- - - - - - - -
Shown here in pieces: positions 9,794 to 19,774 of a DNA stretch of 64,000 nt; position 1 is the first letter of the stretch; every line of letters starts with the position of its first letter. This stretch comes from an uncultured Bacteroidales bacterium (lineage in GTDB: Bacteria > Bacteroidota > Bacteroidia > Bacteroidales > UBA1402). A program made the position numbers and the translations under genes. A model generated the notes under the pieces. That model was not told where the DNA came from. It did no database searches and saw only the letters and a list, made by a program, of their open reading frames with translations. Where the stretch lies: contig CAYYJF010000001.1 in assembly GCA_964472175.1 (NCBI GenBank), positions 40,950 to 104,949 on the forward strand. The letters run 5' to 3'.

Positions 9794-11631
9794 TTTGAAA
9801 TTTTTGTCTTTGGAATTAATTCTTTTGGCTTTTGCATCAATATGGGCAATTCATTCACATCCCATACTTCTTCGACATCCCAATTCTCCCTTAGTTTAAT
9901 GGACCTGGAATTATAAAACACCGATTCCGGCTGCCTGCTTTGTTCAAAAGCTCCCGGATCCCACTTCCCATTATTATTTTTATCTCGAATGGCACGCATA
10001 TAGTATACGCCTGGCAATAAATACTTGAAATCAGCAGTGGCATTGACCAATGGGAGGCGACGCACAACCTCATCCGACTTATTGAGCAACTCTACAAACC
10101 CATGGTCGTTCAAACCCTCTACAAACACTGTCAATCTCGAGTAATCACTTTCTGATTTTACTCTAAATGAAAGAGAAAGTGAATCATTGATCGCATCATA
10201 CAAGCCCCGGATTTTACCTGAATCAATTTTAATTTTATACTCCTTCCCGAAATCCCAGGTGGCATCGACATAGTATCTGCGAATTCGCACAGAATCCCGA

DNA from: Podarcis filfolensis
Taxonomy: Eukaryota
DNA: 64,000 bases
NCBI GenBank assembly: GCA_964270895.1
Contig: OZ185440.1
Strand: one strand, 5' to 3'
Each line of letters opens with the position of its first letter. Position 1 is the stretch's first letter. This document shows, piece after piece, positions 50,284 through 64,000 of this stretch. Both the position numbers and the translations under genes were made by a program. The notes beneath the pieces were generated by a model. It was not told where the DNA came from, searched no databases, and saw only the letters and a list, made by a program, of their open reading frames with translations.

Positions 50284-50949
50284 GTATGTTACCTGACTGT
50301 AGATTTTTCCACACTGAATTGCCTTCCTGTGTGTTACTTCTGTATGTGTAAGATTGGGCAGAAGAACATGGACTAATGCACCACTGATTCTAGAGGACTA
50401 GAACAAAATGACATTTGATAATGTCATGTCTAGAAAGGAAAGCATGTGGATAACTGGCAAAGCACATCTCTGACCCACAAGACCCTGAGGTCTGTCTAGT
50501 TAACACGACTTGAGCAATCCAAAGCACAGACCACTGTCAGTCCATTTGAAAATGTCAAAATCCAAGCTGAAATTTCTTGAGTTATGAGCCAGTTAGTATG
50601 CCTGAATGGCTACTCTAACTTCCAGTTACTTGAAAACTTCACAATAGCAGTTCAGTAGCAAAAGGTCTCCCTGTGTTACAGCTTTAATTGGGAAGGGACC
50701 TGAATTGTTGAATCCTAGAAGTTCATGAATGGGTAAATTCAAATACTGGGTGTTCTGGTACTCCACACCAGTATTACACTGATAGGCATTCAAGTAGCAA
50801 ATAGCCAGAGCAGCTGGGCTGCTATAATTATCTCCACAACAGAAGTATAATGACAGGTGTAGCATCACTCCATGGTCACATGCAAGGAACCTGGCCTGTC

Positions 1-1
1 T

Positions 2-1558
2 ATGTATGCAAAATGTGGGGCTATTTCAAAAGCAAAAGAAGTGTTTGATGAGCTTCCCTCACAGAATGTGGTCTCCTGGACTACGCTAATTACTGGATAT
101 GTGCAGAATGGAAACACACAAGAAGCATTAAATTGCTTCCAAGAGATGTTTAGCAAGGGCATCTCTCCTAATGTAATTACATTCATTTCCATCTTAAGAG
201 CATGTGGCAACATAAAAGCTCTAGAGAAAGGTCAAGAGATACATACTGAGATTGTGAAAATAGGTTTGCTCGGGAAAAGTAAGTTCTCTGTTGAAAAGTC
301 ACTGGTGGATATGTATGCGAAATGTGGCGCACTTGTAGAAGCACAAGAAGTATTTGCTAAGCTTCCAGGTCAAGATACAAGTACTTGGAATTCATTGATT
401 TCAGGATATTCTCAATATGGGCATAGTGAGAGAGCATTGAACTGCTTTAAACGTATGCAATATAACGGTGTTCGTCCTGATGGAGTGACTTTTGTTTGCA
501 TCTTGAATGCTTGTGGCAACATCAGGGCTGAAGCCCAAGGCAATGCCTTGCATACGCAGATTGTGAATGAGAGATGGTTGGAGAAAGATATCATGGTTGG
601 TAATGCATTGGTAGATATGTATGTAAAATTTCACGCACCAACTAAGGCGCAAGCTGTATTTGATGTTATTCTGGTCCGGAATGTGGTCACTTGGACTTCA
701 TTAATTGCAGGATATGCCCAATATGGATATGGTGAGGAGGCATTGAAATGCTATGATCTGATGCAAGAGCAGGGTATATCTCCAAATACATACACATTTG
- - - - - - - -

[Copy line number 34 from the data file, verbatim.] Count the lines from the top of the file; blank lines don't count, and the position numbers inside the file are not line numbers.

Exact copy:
701 TTAATTGCAGGATATGCCCAATATGGATATGGTGAGGAGGCATTGAAATGCTATGATCTGATGCAAGAGCAGGGTATATCTCCAAATACATACACATTTG